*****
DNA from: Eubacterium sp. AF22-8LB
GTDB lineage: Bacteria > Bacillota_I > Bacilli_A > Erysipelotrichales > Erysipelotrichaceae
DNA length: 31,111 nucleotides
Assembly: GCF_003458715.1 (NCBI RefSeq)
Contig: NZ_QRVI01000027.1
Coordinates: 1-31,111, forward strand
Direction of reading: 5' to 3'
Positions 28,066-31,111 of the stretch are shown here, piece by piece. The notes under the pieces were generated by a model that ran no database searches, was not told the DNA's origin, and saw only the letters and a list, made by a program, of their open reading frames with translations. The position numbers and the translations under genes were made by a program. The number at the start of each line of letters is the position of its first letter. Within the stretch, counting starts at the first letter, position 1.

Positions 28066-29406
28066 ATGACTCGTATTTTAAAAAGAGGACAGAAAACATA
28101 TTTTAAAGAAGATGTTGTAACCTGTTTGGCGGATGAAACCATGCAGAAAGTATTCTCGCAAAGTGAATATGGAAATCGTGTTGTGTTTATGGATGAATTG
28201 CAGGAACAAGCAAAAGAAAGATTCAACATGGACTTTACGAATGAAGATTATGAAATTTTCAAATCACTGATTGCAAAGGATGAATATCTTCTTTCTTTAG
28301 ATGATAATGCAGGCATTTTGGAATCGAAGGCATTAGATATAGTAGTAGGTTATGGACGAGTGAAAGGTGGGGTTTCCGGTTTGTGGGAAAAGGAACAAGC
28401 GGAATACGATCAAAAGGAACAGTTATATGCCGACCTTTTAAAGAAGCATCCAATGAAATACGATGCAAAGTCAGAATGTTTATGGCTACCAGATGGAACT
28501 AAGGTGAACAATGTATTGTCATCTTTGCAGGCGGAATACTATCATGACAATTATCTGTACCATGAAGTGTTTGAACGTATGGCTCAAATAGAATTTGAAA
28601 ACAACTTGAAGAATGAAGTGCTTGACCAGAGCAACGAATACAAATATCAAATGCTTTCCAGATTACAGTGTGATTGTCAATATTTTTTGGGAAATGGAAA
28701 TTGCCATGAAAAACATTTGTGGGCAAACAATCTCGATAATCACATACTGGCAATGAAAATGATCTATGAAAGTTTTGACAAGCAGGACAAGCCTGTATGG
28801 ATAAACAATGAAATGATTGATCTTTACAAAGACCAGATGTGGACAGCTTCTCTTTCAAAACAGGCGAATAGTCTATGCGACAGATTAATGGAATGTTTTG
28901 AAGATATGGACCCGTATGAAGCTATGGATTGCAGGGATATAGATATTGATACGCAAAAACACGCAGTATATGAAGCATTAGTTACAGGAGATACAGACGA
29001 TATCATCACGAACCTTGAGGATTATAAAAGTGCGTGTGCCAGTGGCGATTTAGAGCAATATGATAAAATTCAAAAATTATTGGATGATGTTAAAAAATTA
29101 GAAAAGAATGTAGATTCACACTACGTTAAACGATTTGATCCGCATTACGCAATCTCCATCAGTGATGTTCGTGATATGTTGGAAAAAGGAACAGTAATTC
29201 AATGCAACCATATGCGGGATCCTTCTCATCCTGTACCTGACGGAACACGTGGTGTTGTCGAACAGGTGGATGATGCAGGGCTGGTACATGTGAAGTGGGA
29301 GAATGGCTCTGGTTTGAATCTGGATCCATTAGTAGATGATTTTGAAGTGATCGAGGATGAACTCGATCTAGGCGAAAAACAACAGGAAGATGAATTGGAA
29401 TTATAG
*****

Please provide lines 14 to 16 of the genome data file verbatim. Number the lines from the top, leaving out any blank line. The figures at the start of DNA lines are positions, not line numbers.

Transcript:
28401 GGAATACGATCAAAAGGAACAGTTATATGCCGACCTTTTAAAGAAGCATCCAATGAAATACGATGCAAAGTCAGAATGTTTATGGCTACCAGATGGAACT
28501 AAGGTGAACAATGTATTGTCATCTTTGCAGGCGGAATACTATCATGACAATTATCTGTACCATGAAGTGTTTGAACGTATGGCTCAAATAGAATTTGAAA
28601 ACAACTTGAAGAATGAAGTGCTTGACCAGAGCAACGAATACAAATATCAAATGCTTTCCAGATTACAGTGTGATTGTCAATATTTTTTGGGAAATGGAAA